Ursula Mahlendorf: I am of two, better several minds about that question. If it had been possible to show satirical portrayals during the Third Reich, Hitler wouldn’t have been able to gain the power over minds that he did. I would claim that the use of Hitler satire/caricature, at least in Germany now (maybe in any Western country that has a Neo Nazi movement), has a Gegenwarts- Zukunftsbewältigungs function rather than a Vergangenheitsbewältigungs function. Exposure to such satire might discourage these people from making Hitler their idol and voting for rightist leaders. For the most part, however, all such contemporary parody/satire – of which I actually have not seen any – I believe is “Vermarktung” of one sort or another. And then there is always the danger that Hitler and Nazism become harmless fun. I personally would find that intolerable. After all, the man was responsible for over ten million dead [ the numbers are a mistake, that needs to be “fifty million”; Frederick] and I at least do take it seriously that at the end he meant to have us all killed for being unworthy of his “ideal” – whatever you want to call his delusions.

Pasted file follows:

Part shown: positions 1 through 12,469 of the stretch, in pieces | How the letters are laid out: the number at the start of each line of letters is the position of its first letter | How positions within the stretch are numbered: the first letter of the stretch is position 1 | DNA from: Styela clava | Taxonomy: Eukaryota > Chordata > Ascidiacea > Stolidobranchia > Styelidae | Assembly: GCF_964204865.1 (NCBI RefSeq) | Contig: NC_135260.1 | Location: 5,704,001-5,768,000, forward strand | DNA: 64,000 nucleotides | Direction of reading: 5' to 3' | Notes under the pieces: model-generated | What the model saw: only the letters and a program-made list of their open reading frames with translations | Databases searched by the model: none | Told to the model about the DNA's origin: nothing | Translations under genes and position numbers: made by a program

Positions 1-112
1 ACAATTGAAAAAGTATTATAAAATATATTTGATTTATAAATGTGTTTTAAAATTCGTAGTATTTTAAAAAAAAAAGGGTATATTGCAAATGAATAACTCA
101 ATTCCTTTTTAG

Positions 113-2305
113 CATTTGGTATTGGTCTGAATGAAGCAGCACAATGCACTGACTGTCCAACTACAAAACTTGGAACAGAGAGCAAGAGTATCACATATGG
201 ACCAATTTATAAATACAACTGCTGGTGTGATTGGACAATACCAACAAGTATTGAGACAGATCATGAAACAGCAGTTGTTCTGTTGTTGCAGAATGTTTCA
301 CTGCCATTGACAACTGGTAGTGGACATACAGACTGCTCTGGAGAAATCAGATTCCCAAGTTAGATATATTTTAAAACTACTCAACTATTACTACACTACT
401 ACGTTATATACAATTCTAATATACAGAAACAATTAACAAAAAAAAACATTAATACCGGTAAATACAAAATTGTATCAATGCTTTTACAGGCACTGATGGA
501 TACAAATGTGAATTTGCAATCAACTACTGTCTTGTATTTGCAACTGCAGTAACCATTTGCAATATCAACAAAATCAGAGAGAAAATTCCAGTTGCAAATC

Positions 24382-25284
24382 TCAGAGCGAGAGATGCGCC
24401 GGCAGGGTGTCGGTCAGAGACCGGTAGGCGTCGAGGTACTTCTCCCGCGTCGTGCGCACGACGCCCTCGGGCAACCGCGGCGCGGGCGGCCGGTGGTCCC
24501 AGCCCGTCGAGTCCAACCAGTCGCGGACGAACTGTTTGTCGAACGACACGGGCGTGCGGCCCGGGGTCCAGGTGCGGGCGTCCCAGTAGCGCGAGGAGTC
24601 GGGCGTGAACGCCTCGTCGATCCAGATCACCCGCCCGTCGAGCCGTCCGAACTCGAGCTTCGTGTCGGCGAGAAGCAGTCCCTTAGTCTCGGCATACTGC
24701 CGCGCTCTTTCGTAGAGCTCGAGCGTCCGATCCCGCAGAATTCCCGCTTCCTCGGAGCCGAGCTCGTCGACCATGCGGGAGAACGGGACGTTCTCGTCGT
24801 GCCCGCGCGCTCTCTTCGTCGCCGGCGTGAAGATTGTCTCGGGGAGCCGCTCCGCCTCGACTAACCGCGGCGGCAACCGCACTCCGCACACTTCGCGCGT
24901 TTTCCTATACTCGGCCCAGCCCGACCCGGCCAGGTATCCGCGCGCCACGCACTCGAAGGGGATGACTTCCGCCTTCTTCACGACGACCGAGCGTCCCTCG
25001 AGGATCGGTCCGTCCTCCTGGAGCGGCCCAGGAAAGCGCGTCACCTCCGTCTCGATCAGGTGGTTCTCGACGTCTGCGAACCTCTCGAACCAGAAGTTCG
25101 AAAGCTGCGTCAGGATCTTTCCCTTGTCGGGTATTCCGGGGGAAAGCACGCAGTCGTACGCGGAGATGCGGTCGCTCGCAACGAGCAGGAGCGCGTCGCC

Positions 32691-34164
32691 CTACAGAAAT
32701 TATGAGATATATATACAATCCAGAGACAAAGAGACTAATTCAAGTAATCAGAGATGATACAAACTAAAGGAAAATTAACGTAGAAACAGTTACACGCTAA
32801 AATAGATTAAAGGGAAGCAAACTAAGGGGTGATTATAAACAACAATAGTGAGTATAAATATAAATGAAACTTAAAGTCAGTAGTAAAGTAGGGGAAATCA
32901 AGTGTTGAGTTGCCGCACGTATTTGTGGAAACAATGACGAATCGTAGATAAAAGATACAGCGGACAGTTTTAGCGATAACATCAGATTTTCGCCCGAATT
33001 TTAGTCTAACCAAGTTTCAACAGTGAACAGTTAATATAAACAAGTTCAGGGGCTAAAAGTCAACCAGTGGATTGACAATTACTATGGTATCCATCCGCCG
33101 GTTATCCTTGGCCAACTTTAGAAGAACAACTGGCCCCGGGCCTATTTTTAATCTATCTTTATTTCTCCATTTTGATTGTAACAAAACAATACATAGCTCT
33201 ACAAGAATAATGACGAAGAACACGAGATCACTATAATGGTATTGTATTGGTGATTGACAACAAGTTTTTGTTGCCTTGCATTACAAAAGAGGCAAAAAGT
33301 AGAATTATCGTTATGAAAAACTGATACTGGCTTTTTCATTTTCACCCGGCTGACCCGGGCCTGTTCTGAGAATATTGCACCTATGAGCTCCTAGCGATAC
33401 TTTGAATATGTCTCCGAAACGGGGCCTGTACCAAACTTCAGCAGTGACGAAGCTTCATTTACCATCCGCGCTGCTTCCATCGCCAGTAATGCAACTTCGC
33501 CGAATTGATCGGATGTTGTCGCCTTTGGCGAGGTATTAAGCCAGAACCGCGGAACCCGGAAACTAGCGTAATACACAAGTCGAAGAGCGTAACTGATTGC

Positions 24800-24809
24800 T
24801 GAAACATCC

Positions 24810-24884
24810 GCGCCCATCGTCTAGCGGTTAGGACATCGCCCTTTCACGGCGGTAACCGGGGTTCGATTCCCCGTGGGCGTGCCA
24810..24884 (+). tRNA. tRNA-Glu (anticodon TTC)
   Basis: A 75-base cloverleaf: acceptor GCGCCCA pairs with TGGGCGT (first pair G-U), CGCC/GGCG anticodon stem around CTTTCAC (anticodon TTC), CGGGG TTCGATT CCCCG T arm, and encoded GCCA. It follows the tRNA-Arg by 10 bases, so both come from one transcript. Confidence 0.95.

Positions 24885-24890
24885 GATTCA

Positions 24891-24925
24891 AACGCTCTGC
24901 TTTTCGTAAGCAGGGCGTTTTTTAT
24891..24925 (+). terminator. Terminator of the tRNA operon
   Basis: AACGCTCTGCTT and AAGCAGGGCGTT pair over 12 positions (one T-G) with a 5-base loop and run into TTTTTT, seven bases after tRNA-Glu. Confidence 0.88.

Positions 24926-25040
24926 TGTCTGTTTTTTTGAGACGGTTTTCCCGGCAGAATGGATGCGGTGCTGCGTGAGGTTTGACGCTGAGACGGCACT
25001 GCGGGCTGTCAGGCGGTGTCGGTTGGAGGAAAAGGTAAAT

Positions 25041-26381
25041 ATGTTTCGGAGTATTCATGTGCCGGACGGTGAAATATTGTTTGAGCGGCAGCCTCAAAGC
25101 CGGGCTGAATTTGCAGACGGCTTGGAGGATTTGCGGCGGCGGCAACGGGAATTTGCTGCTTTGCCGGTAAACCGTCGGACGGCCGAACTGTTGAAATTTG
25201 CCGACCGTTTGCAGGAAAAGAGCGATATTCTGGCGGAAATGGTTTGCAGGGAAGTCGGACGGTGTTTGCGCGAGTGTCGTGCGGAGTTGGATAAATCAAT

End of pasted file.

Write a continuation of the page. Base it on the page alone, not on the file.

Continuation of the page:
Frederick Lubich: Für Ihre Generation und auch noch meine, die nach dem Krieg geboren ist, waren deutsche Volkslieder „völkisch“ verhunzt und deutsche Sagen faschistisch verdorben. Wie steht es heute mit diesem kulturellen Erbe und seiner Rezeption?